On December 15, in a development that sees science fiction becoming reality, a U-2 spy plane of the US Air Force took control of the plane, including that of its radars and sensors. In the exercise, the artificial intelligence system, named as Artuμ, was the co-pilot of the U-2 spy plane, detected and repelled an attack by “enemy” missile launchers.
Artuμ’s goal was to locate the “enemy” missile launchers and help the pilot destroy them. In the exercise, Artuμ controlled the aircraft’s tactical navigation after it took off from the runway. The whole planned exercise took place at the Biel Air Force Base in California.
Artificial intelligence is a necessity in modern fighter aircrafts, said Will Roper, CEO of Air Force Acquisition. According to Roper, if the U.S. military does not want to become history, it will have to make “science fiction” a reality.
During the exercise, Artuμ made excellent decisions during the exercise; naturally there are pros and cons, which Roper did not elaborate.
Software engineers created Artuμ in laboratory conditions . The source of the AI software is in fact chess algorithm which was previously used in a human-machine competition. Earlier this year in October, Artuμ was upgraded using an open-source containerized method. Following the successful upgradation, engineers set the AI program to become the U-2’s co-pilot in order to influence the sensor package of the spy plane.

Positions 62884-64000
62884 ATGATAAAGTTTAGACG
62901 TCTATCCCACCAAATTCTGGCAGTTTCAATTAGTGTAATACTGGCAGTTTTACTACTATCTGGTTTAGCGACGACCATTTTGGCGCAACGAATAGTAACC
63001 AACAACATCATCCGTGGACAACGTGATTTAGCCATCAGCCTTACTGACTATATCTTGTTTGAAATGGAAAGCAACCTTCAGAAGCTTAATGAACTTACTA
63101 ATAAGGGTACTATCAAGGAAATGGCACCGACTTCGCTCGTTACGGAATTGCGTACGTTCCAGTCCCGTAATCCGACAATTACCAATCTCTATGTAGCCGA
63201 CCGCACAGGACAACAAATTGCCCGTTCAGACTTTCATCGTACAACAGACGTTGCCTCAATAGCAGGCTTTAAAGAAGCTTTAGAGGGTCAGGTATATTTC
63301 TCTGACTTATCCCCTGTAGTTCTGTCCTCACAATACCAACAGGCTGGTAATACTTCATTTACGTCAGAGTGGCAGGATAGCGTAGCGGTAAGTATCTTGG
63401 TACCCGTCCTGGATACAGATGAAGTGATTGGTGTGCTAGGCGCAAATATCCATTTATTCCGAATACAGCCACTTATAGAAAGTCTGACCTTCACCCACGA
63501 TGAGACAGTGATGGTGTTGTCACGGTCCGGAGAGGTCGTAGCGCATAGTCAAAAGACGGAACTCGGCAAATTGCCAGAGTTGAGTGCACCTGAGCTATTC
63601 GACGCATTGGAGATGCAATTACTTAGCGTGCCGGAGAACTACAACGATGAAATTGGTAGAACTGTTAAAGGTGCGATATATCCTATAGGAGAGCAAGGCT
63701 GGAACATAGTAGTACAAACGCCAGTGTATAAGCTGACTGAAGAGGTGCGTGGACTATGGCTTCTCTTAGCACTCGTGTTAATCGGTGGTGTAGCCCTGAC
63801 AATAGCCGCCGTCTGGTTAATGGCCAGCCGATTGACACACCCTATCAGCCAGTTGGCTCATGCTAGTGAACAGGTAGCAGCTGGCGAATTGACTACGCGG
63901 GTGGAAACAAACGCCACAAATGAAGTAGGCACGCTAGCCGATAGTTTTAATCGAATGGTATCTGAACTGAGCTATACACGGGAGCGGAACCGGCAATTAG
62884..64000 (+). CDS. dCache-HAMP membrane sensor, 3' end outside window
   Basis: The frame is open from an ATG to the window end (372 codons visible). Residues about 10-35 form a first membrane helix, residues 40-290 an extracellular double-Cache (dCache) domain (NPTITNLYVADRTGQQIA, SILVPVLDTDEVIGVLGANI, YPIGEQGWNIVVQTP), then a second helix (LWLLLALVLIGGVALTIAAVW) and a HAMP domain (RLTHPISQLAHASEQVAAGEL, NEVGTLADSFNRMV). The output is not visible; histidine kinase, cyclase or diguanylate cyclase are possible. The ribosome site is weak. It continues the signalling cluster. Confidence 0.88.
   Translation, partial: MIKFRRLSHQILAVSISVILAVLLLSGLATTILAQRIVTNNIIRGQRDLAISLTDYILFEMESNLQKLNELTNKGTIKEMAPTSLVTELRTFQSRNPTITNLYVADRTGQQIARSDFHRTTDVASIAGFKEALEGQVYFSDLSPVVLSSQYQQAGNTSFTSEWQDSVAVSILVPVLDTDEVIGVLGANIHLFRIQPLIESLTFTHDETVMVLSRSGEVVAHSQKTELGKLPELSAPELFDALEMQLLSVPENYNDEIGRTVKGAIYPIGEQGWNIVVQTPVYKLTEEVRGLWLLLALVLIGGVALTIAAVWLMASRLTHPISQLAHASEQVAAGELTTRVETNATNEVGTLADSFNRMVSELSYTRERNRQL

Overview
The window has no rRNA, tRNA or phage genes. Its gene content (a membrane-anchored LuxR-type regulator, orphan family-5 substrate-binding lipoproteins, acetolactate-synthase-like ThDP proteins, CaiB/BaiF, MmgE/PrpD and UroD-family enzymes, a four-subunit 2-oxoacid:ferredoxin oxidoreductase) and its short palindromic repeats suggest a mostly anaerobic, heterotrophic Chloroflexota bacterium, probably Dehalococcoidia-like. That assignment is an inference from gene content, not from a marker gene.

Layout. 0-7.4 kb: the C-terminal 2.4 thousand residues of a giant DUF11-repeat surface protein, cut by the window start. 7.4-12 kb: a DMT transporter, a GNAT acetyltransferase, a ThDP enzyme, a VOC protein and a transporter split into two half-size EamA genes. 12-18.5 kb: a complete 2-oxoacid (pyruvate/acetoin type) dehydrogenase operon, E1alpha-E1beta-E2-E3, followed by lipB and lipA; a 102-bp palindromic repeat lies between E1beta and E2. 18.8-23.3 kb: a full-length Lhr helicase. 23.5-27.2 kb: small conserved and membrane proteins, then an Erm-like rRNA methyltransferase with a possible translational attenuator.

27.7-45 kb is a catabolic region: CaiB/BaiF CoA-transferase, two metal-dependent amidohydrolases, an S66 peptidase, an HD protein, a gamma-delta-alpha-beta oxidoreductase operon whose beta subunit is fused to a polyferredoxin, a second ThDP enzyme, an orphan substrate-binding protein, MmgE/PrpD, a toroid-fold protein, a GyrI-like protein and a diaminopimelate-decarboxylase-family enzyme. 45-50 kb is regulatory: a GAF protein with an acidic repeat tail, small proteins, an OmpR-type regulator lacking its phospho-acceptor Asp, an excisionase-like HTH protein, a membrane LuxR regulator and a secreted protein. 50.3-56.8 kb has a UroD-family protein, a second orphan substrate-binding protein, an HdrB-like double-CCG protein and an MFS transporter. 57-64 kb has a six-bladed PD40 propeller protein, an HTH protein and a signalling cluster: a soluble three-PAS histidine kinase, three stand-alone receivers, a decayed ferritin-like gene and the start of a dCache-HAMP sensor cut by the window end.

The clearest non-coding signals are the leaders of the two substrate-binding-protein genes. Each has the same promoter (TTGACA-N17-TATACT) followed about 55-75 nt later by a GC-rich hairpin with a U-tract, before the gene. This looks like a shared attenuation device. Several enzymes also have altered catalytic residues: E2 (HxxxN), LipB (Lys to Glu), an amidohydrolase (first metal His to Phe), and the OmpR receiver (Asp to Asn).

Before the test flight and during training, Artuµ played more than half a million computer simulation missions, said Roper.
While currently, control of the radar and sensor systems of the U-2 was part of Artuµ’s mission, in the future, it will take over the control of other functions during the mission. The AI software can also be integrated into other US Air Force fighter planes.
According to Roper, digital superiority is the key to success in future wars.
“AI will play a critical role in achieving that edge, so I’m incredibly proud of what the team accomplished. We must accelerate change, and that only happens when our Airmen push the limits of what we thought was possible,” said Roper.